Now, actual Qlippothic beings are extremely rare inside the universe, and with good reason. However, some fragments and pieces of Qlippothic forces 'learned' how to hide inside a shell of Planar Sphere substances, sustaining and shielding themselves. This is where Aberrations come from. An Aberration isn't just some life form with tentacles, its basically a tiny fragment of non-universe inside a meat suit. For added fun, they aren't connected to the River of Souls either, which is part of why most aberrations are so carelessly hostile- unless they are metaphysically expelled from the universe, they just reincarnate eventually.

( For the record, yes, this means a lot of critters that get labeled as 'Aberration' I recategorize. Bantrids and the like are just life forms with different anatomy than humanoids, and so are Magical Animals or Monstrous Humanoids or the like. 'Aberration' is restricted to metaphysically hostile species. Being descended from cephalopods doesn't make you an 'aberration' anymore than being descended from an insect does. )

Oh, and the most powerful Qlippothic entities are in the range of gods, which is where the Mythos deities come from. Also, yes, this does include Desna, because while being Qlippothic does make you incredibly alien, its not actually *impossible* to choose to embrace the new universe. Its just incredibly rare, hence why a big part of Desna's job is "Keep her kin out of the universe, because most of them suck".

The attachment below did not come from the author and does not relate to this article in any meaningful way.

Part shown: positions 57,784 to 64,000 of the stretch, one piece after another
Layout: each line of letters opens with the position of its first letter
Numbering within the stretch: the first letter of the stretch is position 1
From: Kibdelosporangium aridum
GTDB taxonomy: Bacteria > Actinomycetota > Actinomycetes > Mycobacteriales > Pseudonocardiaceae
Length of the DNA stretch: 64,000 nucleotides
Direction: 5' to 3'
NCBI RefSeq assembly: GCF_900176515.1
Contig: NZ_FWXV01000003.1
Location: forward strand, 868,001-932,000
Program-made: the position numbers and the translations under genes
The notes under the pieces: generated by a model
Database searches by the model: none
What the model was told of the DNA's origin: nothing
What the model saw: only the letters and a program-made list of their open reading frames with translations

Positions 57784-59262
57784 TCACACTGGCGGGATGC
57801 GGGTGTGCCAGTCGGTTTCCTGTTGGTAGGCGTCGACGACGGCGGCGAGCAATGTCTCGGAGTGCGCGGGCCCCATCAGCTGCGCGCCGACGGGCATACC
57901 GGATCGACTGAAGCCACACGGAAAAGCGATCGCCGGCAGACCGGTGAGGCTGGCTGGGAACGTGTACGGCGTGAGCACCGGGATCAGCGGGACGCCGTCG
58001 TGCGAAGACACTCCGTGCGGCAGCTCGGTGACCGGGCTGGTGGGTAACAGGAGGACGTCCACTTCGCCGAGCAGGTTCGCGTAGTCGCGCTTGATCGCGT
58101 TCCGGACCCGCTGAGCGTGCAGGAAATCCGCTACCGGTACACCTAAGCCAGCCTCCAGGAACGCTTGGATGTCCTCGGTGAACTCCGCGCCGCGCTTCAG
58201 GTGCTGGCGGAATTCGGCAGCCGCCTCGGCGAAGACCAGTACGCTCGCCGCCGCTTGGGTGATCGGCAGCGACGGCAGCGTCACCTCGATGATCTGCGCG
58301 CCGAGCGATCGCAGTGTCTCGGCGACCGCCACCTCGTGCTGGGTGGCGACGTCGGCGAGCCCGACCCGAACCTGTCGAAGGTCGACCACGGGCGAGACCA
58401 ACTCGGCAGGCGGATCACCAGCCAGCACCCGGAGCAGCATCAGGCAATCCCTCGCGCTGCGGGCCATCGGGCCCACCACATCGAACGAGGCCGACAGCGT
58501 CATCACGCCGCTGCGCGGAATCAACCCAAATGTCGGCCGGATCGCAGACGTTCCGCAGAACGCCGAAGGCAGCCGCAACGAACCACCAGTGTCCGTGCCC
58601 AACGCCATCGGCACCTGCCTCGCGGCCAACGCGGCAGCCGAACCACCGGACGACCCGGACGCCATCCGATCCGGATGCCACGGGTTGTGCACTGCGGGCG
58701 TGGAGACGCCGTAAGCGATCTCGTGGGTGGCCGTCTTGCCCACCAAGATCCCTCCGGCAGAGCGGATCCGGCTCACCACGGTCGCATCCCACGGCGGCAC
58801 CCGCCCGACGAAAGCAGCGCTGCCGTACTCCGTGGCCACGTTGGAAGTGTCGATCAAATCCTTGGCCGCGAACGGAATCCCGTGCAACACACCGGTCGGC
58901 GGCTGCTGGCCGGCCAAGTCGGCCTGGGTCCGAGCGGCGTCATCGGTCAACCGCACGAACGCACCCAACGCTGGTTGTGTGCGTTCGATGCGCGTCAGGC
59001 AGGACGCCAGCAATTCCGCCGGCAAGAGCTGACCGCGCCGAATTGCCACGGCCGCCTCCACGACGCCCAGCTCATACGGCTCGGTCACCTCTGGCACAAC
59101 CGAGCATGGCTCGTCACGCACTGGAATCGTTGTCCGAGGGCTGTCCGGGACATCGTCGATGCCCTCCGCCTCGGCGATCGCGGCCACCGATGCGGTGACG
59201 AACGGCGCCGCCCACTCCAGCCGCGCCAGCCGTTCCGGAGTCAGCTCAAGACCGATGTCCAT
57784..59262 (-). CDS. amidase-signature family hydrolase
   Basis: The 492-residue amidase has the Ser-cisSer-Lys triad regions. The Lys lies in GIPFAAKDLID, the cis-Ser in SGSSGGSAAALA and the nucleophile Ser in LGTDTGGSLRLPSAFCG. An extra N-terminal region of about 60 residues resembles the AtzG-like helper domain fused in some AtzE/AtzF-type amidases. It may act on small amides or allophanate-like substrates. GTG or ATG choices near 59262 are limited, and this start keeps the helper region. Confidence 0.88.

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I'm not actually familiar with Quorlu off the top of my head, but my inclination is to go weird with exotic undead. A rock creature isn't going to spontaneously develop exposed bones or rotting flesh. Instead, it will have changes appropriate to how its own physiology works:

-Crystals go cloudy, change color, or gain fractures

-Solid mineral portions become brittle or sandy, while flexible portions lock up and go rigid

-Metallic portions undergo destructive allotrope transformation ( ala 'tin pest' ) or alloying ( like how gallium destroys aluminum )

-The creature goes 'cold', losing the heat, electricity, or radiation that they normally emanate from their life processes

All of which might not be recognizable as 'undeath' to the random untrained mammalian observer, but would be just as obviously wrong and unnatural in the 'eyes' of a silicon lifeform as desiccated flesh and the smell of rot would be to us.

Xenocrat wrote:
It wouldn’t without a stealth action and check. You see people in (not total) cover or concealment just fine.

Unless you are talking about the AC bonus or miss chance, in which case it would take effect "whenever a relevant attack is made".

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JiCi wrote:
Metaphysician wrote:
Eh, in humans the difference in voice register between men and women is a secondary sexual characteristic itself, not an inevitable side effect of physics ( men and women with similar size and mass will still have different vocal ranges ). Even if dragons have no size difference between the sexes, vocal properties could still be a dimorphic characteristic. It doesn't *have* to be, sure, but it requires no special effort to justify. Admittedly, it probably shouldn't coincidentally match human assumptions about voice and sex, either, save for audience convenience.
Don't female dogs have higher-pitched barks than males, given the same size and breed?